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A lot was learnt from New Zealand’s response to the Christchurch earthquakes – both positive and negative
The Prime Minister and his Cabinet wished to share all these learnings, for the benefit of history and to serve as a practical knowledge resource – useful to global recovery practitioners facing similar disaster situations and equally effective for local students.
How do you capture five years of documents, decisions, activities and learnings from the response efforts – what worked and what didn’t - in a way that is easily accessible to all? That was the challenge we undertook when we signed up to develop the Earthquake Recovery learning site for CERA and the Prime Minister’s office.
Knowing that the website would contain literally thousands of documents, the project was primarily about understanding audience groups and the art/science of information architecture to ensure each group could easily find what they were looking for.
The first challenge was to get our heads around the audiences, through the development of ten personas and extending these to very detailed user stories. At the same time, we worked closely with the client’s subject matter experts to understand the thousands of discrete pieces of content and the relationships between them.
We applied a progressive ‘sprint’ approach to the development of user journeys, IA and UX, meeting with the client every two weeks and collaboratively workshopping requirements and solutions before finalising very detailed wireframes and developing a prototype.
The site’s engine is a giant database of tagged content, accessed via multiple user-driven lenses such as themes, topics, environments and outcomes. Given the importance of content, the client started collecting and developing content early - aligning with the content matrix, strategy and style guide we provided, and utilising a specific content entry tool we built to help them develop, catagorise, tag, review and approve content.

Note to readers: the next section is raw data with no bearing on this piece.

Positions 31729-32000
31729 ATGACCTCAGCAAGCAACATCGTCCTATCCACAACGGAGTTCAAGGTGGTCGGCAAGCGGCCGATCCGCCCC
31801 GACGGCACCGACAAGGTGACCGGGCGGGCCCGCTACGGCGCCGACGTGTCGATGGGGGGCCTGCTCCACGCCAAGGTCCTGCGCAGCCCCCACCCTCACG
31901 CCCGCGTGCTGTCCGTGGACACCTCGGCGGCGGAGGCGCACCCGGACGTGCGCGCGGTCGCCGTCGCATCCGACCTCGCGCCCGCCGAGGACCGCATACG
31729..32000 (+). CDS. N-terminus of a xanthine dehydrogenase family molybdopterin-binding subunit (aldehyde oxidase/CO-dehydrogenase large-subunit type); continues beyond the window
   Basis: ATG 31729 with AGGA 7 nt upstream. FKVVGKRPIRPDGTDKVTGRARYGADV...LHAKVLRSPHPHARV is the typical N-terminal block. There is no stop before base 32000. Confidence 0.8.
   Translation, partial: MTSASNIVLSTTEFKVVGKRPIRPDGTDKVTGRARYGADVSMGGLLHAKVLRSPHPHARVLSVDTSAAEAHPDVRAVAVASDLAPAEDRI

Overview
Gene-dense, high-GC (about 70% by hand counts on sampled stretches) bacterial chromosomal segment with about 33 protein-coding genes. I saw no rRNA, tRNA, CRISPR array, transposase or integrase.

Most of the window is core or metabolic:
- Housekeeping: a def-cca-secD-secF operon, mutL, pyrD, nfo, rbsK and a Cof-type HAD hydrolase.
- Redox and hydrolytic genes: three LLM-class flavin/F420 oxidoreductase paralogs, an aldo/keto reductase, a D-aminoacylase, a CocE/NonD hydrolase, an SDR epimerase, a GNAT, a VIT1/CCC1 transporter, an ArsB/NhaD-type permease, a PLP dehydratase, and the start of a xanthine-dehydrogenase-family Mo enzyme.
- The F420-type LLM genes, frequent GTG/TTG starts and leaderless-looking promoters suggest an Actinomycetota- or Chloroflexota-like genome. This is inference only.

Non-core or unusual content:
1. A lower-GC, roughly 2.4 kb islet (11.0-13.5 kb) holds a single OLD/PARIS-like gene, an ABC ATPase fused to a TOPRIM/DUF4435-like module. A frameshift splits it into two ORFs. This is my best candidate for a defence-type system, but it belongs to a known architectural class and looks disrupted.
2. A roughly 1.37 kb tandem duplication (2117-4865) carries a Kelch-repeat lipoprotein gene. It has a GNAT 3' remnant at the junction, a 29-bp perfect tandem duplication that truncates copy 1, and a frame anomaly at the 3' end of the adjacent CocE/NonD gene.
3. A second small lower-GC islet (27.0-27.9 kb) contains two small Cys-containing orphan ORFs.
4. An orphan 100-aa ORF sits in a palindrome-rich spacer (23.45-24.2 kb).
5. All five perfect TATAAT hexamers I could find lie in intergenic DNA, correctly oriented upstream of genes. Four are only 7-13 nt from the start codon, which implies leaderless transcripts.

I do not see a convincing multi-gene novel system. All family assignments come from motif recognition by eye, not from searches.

The design phase focused on the client's vision of an oasis of calm. The primary audience – recovery practitioners – would access the site either during or shortly after a disaster situation and we wanted the site to feel calm, reassuring, organised and a source of support for them.
This is reflected in a soothing colour palette and the navigation choices we made.
The complexity of the site meant a big build, both from a front-end perspective, but also accommodating all the tagging and catogorising in the back-end. The site was built in SilverStripe, incorporating the Government’s CWP requirements and was therefore subject to well-defined accessibility, security and testing standards.
The site has been a huge success, both in terms of hits and in engaging a community around it.